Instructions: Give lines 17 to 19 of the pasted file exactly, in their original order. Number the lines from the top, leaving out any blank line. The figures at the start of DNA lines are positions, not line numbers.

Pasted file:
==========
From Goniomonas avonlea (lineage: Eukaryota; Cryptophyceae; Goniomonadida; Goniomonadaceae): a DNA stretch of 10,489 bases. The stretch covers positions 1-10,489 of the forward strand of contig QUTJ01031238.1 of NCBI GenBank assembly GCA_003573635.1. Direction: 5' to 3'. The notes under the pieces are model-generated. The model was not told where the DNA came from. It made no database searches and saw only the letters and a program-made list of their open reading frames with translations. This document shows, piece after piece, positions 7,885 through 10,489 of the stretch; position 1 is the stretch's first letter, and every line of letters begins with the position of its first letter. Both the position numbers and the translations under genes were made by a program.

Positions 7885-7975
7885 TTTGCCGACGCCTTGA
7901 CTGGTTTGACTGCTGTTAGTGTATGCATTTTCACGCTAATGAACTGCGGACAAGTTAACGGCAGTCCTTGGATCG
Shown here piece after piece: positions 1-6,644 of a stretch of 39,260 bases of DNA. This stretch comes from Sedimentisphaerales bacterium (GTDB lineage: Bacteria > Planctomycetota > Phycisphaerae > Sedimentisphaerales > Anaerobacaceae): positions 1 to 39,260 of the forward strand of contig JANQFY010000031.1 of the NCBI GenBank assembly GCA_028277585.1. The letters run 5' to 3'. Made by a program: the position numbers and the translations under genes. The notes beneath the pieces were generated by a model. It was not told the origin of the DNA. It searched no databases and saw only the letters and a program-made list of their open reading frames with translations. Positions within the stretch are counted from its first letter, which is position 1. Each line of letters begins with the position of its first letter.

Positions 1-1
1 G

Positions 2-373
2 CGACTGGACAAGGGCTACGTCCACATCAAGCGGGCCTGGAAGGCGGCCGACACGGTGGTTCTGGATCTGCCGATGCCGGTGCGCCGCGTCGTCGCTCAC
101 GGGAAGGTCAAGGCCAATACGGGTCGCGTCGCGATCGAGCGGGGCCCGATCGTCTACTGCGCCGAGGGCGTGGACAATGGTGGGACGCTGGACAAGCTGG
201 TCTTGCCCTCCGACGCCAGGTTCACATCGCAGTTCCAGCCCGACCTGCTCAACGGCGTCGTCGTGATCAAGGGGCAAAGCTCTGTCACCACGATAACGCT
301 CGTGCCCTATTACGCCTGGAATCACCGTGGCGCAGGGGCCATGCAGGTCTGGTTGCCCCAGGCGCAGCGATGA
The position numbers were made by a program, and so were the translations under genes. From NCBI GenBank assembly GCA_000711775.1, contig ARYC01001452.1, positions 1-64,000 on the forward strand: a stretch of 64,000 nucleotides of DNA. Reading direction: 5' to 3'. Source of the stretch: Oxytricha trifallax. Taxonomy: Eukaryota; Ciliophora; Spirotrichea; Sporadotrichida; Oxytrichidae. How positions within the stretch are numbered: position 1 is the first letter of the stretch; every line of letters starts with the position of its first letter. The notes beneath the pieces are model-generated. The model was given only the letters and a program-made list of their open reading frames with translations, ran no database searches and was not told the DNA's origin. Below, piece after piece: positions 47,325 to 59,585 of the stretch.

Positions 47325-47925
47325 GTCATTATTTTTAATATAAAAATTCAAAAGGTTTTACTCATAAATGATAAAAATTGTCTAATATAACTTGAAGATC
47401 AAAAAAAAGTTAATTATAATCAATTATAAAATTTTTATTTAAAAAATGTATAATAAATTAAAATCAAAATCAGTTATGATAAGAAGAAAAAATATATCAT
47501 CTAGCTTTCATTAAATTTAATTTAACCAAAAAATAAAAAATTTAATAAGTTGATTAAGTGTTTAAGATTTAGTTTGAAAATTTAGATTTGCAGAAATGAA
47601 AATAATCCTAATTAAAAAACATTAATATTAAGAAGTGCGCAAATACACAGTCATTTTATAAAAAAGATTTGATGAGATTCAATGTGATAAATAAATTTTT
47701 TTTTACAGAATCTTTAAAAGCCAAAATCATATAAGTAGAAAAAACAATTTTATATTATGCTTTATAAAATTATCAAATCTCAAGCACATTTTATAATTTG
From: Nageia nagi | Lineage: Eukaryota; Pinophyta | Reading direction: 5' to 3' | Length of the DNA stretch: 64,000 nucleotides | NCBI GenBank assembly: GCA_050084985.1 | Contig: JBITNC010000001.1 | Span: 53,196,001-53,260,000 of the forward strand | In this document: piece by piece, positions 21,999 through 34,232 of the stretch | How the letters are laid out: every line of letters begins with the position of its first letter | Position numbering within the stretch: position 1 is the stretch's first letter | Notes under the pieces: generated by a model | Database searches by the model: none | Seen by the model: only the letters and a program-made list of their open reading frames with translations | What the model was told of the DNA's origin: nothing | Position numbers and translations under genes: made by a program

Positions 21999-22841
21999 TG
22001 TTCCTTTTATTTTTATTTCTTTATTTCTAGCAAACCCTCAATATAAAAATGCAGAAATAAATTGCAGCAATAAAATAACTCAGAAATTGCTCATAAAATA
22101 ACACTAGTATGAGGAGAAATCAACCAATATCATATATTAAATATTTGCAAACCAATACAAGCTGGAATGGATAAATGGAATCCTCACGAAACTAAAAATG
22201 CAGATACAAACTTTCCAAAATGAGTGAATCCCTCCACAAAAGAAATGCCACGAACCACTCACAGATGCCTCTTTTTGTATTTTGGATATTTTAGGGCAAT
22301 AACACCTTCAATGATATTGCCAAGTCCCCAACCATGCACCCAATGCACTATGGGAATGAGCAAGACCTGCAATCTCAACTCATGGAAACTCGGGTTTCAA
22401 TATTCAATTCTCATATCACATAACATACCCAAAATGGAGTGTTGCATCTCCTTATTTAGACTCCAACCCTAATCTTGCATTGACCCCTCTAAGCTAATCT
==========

47501 CTAGCTTTCATTAAATTTAATTTAACCAAAAAATAAAAAATTTAATAAGTTGATTAAGTGTTTAAGATTTAGTTTGAAAATTTAGATTTGCAGAAATGAA
47601 AATAATCCTAATTAAAAAACATTAATATTAAGAAGTGCGCAAATACACAGTCATTTTATAAAAAAGATTTGATGAGATTCAATGTGATAAATAAATTTTT
47701 TTTTACAGAATCTTTAAAAGCCAAAATCATATAAGTAGAAAAAACAATTTTATATTATGCTTTATAAAATTATCAAATCTCAAGCACATTTTATAATTTG